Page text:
For the most recent information about course listings, consult the academic catalog for the College of Arts and Sciences.
Tuesday and Thursday, 2:15-3:30 p.m.
This interdisciplinary survey course introduces the discipline of African American studies through the examination of the African diaspora and impact on the Americas. The course focuses on the movement, conditions and experiences that shaped the development of the African American society. This course can be used to fulfill the diversity in the U.S. requirement of the Arts and Sciences core curriculum. Satisfies a certificate requirement. (Crosslisted with Honors- AAM-2000-01H.)
Tuesday and Thursday, 11 a.m.-12:15 p.m.
This course will discuss the visual arts (such as painting, sculpture and mixed media) created by African-American artists between the 1600s and the present-day. Together, we will read and talk about several important periods in African American art, including but not limited to colonial functionalism, the new negro movement, and black aestheticism. As we learn more about these moments in African-American art history, we will pause occasionally to take closer looks at specific artists, such as Aaron Douglass, Jeff Donaldson, and Kara Walker, and important artworks.
Wednesday, 2:10-4:40 p.m.
Intergroup dialogue courses provide structured, sustained and facilitated face-to-face meetings for people from different and often conflicted social identity groups. These encounters are designed to offer an open and inclusive space where participants can foster a deeper understanding of diversity and social justice issues through experiential activities, pedagogical interventions, individual and small group reflections, and intergroup dialogues. Each IGD class meets once a week for three hours over the span of an entire semester. Each group will typically have 12-14 participants with equal identity dynamics. Students will spend the semester discussing, thinking, reading and writing about issues relating to gender. (Crosslisted with CMM293-01.)
Monday, Wednesday, Friday, 10-10:50 a.m.
Study of governments and political processes in Africa. Examines salient themes such as the nature of African traditional heritage; the colonial experience; nationalism and independence; the challenge of nation-building; African political parties; the role of the military and contributions of different theories to the understanding of African politics. (Crosslisted with POLA-252-01.)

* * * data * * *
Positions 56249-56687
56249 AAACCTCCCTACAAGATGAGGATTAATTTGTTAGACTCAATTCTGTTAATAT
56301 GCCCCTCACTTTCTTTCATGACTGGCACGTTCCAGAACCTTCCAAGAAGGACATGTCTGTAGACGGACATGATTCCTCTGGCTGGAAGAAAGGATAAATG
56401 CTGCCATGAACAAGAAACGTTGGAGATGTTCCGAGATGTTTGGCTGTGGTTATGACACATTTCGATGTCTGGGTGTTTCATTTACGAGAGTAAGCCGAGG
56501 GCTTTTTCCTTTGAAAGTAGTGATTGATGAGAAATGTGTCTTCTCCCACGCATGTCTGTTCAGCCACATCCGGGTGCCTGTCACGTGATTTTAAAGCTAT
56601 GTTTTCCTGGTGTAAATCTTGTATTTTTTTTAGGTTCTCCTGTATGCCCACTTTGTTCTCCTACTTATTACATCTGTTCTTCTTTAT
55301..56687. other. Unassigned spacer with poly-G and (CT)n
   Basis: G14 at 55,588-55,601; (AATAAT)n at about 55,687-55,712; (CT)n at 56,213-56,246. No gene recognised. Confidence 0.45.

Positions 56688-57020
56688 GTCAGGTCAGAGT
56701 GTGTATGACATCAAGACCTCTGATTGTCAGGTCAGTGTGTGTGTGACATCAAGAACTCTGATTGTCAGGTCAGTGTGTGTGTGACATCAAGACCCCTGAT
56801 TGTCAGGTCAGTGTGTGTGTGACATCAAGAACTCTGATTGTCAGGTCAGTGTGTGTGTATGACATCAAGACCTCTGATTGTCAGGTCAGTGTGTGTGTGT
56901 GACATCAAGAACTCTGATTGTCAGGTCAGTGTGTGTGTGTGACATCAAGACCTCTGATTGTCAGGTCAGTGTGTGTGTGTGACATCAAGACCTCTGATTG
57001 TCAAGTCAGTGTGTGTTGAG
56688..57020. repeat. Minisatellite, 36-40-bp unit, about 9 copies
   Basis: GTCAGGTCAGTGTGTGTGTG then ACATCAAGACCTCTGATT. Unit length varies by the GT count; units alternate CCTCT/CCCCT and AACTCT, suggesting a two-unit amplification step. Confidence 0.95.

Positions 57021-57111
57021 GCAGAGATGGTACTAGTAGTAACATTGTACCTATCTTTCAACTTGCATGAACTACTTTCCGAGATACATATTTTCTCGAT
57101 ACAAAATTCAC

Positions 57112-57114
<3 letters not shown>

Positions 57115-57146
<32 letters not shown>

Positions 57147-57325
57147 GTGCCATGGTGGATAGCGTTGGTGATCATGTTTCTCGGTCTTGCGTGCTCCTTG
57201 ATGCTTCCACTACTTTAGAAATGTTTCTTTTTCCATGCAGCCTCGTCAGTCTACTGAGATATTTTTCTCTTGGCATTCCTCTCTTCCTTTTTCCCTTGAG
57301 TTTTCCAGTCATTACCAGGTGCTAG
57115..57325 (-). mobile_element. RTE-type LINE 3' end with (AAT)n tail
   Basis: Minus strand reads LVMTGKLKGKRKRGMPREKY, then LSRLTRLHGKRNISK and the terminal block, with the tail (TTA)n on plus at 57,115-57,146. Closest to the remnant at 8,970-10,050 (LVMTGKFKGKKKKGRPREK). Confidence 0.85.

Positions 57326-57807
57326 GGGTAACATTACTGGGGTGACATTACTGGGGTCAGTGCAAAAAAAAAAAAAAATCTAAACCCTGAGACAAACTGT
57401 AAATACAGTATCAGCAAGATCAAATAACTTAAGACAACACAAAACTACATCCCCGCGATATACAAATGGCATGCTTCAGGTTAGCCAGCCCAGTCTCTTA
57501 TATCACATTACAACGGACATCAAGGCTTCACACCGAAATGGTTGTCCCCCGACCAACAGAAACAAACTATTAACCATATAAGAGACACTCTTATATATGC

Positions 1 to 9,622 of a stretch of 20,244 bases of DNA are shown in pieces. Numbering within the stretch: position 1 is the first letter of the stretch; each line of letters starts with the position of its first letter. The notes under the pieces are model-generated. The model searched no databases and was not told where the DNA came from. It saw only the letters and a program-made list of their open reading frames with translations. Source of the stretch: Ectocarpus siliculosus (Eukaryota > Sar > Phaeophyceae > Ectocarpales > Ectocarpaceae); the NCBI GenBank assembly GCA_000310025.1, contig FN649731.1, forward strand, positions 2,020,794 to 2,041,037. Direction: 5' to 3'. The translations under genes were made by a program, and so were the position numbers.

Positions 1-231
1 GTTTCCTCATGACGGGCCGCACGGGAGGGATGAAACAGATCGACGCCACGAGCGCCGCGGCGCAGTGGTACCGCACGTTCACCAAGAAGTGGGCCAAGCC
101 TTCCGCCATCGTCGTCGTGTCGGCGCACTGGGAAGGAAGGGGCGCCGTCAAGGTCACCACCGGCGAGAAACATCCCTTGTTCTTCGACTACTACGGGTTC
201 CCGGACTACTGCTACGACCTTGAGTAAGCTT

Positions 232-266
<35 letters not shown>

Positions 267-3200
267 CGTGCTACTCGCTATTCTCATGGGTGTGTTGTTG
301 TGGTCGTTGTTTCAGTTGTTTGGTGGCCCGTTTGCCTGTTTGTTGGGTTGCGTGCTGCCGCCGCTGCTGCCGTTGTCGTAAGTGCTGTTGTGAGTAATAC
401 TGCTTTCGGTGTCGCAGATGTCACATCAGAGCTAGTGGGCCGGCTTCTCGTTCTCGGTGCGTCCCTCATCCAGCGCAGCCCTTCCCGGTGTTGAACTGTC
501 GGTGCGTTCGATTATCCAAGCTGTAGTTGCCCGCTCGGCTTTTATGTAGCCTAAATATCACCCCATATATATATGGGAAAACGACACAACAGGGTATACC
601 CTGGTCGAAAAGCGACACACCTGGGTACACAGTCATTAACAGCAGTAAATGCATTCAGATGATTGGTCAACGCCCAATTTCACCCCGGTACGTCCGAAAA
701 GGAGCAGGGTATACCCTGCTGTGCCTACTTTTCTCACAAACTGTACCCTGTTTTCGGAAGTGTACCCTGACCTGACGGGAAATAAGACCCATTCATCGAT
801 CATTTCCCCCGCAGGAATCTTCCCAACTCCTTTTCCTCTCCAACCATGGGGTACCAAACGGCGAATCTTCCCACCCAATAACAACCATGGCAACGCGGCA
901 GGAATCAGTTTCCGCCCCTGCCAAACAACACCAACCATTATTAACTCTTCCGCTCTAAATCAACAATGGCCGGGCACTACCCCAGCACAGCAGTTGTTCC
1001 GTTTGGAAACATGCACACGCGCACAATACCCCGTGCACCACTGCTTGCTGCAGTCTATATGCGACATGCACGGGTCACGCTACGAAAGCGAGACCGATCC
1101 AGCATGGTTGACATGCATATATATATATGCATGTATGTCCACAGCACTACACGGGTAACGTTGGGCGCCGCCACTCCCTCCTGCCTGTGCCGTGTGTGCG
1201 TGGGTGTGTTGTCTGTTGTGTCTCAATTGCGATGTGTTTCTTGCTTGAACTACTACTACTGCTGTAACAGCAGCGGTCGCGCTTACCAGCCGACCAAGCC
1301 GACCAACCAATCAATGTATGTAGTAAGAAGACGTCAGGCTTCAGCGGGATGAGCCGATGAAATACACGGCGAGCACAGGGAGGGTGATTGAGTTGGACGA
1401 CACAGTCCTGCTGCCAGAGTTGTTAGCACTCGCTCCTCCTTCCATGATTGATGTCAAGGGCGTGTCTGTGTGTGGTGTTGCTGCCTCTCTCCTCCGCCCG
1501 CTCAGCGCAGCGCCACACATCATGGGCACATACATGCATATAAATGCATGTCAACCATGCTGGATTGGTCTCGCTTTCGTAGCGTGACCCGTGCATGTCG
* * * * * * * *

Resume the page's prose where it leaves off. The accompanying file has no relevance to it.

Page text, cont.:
Tuesday and Thursday, 9:30-10:45 a.m.
This course explores the dynamics of race and ethnicity in American political life. How has race shaped American political life? What role do political institutions play in constructing and maintaining racial categories? Can we use these institutions to overcome racial boundaries? This course can be used to fulfill the diversity in the U.S. requirement of the Arts and Sciences core curriculum.
Program director permission required.
Tuesday and Thursday, 11 a.m.-12-15 p.m.
Course content covers the history of African-American religious thought and the black churches of the United States, as well as contributions of black theologians in articulating African-American values and religious experience. This course can be used to fulfill the diversity in the U.S. requirement of the Arts and Sciences core curriculum. (Crosslisted with SOC-3840-01, THEO-3830-01.)
Tuesday, 4:20-6:50 p.m.
This course traces the history of African-Americans in the motion picture industry from the early stages of silent films to the Academy Awards. Topics of discussion will cover "black-face" minstrel stereotypes, wages, social and political opposition, organizing for representation, Blaxploitation era, inter-racial casting and subject matter, and documentary films. A comparative study of Hollywood versus the independent filmmaker will take a close look at "race movies" and the first African-American film companies. Students gain an understanding of how film and television mediums manipulate viewing audiences by creating one-dimensional characters of African-Americans, which leave lasting impressions whether negative or positive.